TIPS FOR HEALTHY BIRDFEEDING
At least 93 million Americans feed the birds. Feeding
birds provides many of us with an opportunity to observe wildlife up
close. We enjoy their antics, learn their habits, recognize individuals,
and have a good deal of fun watching the birds feeding at our feeders.
We certainly don't wish to cause any harm. Here are a few things that
can be done to assure a clean, healthy, and safe bird feeding station.
- Wash your hands before and after filling or cleaning any feeder.
- Give your seed and thistle tubes a shake before you refill them. This
will dislodge compacted seeds. Discard any clumps of old wet seed.
- Remove hulls from platform feeders and seed trays daily.
- Disinfect seed feeders by scrubbing with a weak bleach solution (1/4
cup of bleach to 2 gallons of warm water) at least once a month and
more often during the rainy season. Rinse well and allow to dry before
- Keep it clean under your feeders. Rake up seed hulls regularly. Move
your feeders at least once a season to prevent the build up of seed
hulls and droppings.
- Store seeds in a dry, airtight metal or plastic container.
- Don't allow large amounts of seed to become wet. If it's rainy outside,
use only covered feeders that will protect the seed, or only put out
a handful of seed at a time.
- If squirrels, raccoons, bears, deer or rodents are a problem, baffle
the feeders and keep the amount of seed provided equal to what the birds
can eat in one day.
- If you feed suet, use only no-melt suet or Nuts 'n' Bugs. Hot weather
makes suet rancid and unhealthy for the birds. Runny suet can foul feathers,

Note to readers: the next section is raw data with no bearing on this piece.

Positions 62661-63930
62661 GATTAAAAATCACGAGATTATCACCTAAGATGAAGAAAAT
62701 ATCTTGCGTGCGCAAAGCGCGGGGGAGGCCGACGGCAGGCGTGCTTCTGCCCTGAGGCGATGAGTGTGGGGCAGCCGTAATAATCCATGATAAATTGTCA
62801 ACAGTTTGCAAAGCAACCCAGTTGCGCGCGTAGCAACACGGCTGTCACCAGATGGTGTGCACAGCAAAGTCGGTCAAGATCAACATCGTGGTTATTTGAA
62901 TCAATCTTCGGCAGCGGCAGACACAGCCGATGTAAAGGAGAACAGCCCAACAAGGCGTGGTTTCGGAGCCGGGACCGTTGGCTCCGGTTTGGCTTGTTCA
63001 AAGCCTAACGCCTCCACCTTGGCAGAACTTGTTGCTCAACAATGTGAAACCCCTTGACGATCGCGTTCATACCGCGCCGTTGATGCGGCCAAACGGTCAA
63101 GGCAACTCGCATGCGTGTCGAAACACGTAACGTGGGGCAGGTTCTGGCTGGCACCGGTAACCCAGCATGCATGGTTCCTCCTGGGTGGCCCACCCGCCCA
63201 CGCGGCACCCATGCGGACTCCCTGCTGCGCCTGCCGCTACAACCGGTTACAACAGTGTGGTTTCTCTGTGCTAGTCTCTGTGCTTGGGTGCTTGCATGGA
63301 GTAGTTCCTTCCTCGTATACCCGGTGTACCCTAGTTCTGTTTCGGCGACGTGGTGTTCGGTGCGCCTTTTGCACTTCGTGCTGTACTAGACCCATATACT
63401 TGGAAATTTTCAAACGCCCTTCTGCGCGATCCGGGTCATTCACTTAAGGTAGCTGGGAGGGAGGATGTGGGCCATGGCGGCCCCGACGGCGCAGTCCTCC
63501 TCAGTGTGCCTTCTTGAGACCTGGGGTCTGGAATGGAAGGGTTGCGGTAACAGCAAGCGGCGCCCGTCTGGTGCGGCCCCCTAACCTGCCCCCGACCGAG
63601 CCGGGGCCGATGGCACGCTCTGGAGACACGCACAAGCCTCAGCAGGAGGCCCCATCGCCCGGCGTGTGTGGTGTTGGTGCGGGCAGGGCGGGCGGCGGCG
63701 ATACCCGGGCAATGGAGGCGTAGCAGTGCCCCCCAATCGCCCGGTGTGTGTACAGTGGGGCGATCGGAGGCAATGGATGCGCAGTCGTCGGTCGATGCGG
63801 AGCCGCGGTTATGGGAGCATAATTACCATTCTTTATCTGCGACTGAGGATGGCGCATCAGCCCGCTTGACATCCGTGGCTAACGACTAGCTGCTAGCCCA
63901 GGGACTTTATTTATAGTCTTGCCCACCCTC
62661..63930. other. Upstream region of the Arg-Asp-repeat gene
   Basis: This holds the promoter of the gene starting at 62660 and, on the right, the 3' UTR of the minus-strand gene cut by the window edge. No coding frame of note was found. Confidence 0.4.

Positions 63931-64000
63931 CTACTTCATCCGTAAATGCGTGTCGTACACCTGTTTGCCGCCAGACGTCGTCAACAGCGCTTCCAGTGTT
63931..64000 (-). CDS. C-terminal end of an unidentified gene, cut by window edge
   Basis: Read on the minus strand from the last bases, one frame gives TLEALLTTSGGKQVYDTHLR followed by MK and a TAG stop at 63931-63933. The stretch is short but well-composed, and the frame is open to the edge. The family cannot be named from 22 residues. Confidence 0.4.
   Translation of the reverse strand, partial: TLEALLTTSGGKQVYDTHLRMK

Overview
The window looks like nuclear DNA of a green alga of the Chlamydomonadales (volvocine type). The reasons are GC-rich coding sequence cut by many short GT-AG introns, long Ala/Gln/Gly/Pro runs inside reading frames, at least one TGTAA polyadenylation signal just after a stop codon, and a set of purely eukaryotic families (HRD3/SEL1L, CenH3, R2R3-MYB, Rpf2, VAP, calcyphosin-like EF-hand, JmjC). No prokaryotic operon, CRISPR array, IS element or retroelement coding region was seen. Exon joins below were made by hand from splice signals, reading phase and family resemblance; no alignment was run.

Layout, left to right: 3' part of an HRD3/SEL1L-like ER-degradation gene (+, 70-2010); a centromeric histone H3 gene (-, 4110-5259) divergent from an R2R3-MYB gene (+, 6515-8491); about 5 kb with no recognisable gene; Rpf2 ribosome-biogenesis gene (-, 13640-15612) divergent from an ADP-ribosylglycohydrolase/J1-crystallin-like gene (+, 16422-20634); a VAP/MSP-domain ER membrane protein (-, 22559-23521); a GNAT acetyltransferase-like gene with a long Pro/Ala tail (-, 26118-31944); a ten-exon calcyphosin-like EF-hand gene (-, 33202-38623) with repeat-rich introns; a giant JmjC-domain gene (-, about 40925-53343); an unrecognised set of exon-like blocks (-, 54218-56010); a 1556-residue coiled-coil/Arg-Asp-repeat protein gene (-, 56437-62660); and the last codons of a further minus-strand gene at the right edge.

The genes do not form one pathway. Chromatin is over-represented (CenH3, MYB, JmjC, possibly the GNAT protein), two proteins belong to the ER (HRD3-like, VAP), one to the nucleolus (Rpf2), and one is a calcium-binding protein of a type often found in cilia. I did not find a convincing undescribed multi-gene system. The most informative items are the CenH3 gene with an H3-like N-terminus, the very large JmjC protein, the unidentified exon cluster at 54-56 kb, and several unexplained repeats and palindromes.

making them greasy, hard to clean, and of little use to the birds.
- Reduce window strikes by using window decals or placing the feeders
a safe distance away. Screening, netting or a series of branches over
the outside surface of a glass panel can also help to break up the reflection.
- Even though birds are not dependent on you for survival, try not to
discontinue feeding abruptly. Use a large capacity feeder or ask a neighbor
to feed them if you go away.
- Don't discontinue feeding in the spring or summer. In Tucson, the
heat of the summer can stress birds. Many birds will use and appreciate
your feeder all year round.
- Grease, oil, petroleum jelly, etc. on feeder wires or poles to discourage
squirrels or ants is forbidden. If these substances contact bird feathers,
the bird cannot preen them or wash them out. Gooy feathers put the bird
at grave risk from predators, weather, and disease. Use a squirrel or
raccoon baffle or ant barrier to keep those pests out.
- Make a brush pile near your feeders. Towhees, sparrows and other shy
birds feel more at ease with cover nearby. If roaming cats are present,
make sure they cannot use your brush pile for hunting birds.
- Don't use any insecticides, like ant or wasp killers, anywhere near
- Only use hummingbird feeders that are easy to clean. Wash with hot
soapy water and rinse completely every time you refill them.
- Mold is very bad on hummer feeders. Wash it off immediately.
- Use only white granulated sugar to make your own hummer nectar (5
parts water / 1 part sugar).
No powdered or brown
sugar, honey, molasses, red food coloring or artificial sweeteners should
ever be used.
- Keep bird baths away from feeders or perches where droppings can fall
- Rinse bird baths daily or whenever droppings accumulate. At least
once a month, scrub with a weak bleach solution (1/4 cup of bleach to
2 gallons of warm water), rinse well and refill.
And most importantly, enjoy the birds even more, knowing that your bird
feeding station is a clean and healthy place.